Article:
In a new report by Security Studies Group as relayed by the Federalist, a damning revelation has come to light which suggests that slain Saudi Arabian journalist Jamal Khashoggi was actively acting in collusion with an executive from the Qatar Foundation -- a group funded by Saudi Arabia's "regional nemesis, Qatar" as the Washington Post puts it -- to produce political propaganda.
In an article posted just before Christmas Day, on December 21, the Washington Post buried a bit of potentially damaging information in the midst of a lengthy article profiling Khashoggi.
"Perhaps most problematic for Khashoggi were his connections to an organization funded by Saudi Arabia's regional nemesis, Qatar. Text messages between Khashoggi and an executive at Qatar Foundation International show that the executive, Maggie Mitchell Salem, at times shaped the columns he submitted to the Washington Post, proposing topics, drafting material and prodding him to take a harder line against the Saudi government. Khashoggi also appears to have relied on a researcher and translator affiliated with the organization, which promotes Arabic-language education in the United States."
The article does go on to diminish Khashoggi's contributions to the Washington Post, suggesting that he was a contributing writer of "modest influence while alive," and one whose ties to Qatar and attempts to gain "Saudi funding for a think tank" went unnoticed by editors at the newspaper. Writers Souad Mekhennet and Greg Miller put some distance between the Washington Post and Khashoggi by adding the caveat that his contributions were part of the opinion division -- delineating it from the news division -- while simultaneously building sympathy for his tragic plight.As David Reaboi points out both for the Federalist and for Security Studies Group, Khashoggi was apparently subversively, and quietly, doing a great deal of political lobbying -- and propaganda production -- behind the scenes. With even the Washington Post admitting that Khashoggi was aware of the risks of acting in a provocative manner towards his home nation, in addition to cultivating relationships with members of the Muslim Brotherhood, there can be little doubt that Khashoggi had lived a life on a dangerous precipice.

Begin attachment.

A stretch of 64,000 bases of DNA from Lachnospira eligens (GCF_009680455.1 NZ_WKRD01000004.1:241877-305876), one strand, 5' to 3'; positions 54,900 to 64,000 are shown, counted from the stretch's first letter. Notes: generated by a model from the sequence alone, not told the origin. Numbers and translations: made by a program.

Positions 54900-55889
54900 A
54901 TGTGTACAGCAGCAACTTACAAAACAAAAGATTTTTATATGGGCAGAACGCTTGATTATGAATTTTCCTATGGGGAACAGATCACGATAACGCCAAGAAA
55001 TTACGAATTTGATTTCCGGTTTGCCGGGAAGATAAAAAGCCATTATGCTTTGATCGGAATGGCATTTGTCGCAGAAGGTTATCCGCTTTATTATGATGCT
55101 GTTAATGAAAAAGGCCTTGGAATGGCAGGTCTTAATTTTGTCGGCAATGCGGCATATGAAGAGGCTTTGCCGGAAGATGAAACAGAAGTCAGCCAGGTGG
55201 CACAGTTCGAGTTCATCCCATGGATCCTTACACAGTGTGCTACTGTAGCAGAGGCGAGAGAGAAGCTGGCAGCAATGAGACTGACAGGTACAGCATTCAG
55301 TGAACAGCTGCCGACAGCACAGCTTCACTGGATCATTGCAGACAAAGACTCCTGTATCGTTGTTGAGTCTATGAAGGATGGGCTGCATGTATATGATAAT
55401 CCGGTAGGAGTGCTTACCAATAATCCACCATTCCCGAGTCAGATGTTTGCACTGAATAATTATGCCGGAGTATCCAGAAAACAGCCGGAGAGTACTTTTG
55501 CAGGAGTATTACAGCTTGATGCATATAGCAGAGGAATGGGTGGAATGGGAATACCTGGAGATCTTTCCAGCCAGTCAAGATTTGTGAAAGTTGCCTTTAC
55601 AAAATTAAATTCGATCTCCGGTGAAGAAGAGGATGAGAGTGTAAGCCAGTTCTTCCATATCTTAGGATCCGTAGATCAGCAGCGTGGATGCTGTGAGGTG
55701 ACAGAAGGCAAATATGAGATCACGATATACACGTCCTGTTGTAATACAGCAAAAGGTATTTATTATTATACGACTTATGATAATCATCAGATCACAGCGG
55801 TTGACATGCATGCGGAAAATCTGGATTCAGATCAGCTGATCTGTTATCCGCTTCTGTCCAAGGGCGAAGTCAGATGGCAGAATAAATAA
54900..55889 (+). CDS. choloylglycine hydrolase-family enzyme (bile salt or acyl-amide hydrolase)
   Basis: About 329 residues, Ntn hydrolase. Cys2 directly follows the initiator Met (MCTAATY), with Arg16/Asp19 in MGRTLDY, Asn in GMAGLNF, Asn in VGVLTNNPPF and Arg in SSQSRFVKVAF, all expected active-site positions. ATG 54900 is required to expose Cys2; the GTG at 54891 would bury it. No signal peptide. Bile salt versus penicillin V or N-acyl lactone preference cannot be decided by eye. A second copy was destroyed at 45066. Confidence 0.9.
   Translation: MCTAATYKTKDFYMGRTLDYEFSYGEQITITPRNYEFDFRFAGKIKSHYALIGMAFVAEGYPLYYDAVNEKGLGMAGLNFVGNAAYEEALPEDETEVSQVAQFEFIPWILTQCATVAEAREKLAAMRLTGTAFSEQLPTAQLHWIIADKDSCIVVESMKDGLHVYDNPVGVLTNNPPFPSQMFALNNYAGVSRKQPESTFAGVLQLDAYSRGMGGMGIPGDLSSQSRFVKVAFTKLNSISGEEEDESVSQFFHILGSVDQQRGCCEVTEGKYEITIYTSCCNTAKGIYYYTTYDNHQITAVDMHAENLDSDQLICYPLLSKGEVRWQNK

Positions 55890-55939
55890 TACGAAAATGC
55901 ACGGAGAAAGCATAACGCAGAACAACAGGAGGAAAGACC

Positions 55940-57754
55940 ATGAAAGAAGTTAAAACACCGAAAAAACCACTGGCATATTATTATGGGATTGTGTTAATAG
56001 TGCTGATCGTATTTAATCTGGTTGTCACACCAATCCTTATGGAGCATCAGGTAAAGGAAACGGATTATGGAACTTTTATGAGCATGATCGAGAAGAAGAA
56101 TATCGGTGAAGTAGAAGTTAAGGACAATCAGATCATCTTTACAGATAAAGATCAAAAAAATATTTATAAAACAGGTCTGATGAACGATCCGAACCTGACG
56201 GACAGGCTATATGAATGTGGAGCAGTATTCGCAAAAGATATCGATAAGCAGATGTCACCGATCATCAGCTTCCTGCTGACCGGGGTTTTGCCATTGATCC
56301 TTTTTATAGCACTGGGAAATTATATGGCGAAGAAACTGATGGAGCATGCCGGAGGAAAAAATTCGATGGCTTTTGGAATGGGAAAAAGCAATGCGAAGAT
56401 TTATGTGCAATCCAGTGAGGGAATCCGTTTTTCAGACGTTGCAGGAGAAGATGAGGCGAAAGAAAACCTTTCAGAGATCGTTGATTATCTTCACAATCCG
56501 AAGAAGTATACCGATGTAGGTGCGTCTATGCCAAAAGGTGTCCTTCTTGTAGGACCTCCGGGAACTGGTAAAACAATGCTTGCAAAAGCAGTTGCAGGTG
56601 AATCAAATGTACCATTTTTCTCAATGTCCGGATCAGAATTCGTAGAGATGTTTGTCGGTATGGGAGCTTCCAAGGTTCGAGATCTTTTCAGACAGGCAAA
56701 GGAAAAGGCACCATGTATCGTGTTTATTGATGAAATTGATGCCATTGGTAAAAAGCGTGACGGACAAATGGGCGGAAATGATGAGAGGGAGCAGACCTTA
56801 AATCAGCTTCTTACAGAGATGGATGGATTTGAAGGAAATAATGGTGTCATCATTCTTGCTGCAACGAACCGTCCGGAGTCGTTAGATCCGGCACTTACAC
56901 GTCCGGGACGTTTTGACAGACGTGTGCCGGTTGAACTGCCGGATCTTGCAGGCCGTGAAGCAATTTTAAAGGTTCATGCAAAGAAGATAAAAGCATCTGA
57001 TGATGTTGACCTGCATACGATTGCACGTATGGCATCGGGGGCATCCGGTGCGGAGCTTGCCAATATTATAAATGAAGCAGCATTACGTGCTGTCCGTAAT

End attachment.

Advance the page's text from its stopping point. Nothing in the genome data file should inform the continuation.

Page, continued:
It appears that, according to both the Washington Post and the Federalist, Jamal Khashoggi had spent many years trying to curry favor with all sides -- and had tragically failed to convince at least one. David Reaboi elaborates on this line of thinking.
"The [Washington] Post says they were unaware of this [Khashoggi's ties to Qatar and Turkey, and his political lobbying], although Khashoggi's Qatar connections were well known. They will have to answer for what is either incompetence in connecting these dots or simply not caring as Khashoggi's attacks on President Trump and the Saudis fit right in with their narrative. The Qatar Foundation denies they were paying him to produce the anti-Saudi material... But during Security Studies Group research for our report on the information operation after his death, we heard from reliable sources familiar with the investigation that documents showing wire transfers from Qatar were found in his apartment in Turkey... Khashoggi may have been operating in violation of the Foreign Agents Registration Act by doing this on behalf of Qatar."While Jamal Khashoggi's death will perhaps make a martyr of him, these recent revelations do add a note of caution to those who would valorize his work wholesale. As a Saudi Arabian national who held deeply controversial -- and often conflicting -- views in favor of the Muslim Brotherhood, Osama bin Laden's mujahideen, and various other Middle Eastern state actors, his story is more complex than it appears on its face.
And, at least according to David Reaboi's recent research, that story is a bit muddier than the simple good-versus-evil morality play put on offer when news first broke of the Washington Post writer's torturous end.
Regardless of the reasons behind the death of Jamal Khashoggi, many across the world mourn his loss.